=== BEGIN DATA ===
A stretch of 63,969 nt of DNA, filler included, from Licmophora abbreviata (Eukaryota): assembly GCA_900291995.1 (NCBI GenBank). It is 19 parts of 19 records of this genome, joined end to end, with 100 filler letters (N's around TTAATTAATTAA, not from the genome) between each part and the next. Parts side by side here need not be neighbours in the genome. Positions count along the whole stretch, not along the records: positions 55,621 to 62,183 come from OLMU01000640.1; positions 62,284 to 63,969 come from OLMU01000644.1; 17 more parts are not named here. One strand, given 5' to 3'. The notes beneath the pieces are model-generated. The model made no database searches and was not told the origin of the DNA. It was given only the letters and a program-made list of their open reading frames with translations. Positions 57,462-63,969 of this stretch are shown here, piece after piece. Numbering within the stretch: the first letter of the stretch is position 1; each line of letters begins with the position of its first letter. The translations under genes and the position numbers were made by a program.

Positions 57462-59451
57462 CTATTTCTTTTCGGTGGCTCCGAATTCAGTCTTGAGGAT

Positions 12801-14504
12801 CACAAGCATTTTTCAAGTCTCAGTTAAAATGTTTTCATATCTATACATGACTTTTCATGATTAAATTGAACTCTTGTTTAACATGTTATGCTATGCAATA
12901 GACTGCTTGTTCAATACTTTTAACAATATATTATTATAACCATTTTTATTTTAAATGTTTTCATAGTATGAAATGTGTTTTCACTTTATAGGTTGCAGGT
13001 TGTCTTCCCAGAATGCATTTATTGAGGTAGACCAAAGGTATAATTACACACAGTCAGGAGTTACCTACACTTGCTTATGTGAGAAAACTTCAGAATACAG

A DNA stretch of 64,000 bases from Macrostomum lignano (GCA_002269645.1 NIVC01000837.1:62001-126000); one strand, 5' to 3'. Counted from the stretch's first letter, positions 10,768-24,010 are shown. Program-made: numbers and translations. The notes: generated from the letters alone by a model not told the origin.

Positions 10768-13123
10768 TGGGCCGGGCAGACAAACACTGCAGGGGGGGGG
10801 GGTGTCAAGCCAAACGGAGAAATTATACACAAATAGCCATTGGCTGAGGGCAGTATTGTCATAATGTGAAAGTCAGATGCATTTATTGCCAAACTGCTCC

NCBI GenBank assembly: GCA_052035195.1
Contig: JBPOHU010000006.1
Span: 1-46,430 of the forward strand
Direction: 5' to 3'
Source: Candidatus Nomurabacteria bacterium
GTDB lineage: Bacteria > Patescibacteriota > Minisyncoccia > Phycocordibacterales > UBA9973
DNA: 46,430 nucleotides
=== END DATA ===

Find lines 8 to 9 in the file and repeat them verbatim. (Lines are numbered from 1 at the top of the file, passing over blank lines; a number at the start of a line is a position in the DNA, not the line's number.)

A DNA stretch of 64,000 bases from Macrostomum lignano (GCA_002269645.1 NIVC01000837.1:62001-126000); one strand, 5' to 3'. Counted from the stretch's first letter, positions 10,768-24,010 are shown. Program-made: numbers and translations. The notes: generated from the letters alone by a model not told the origin.

Positions 10768-13123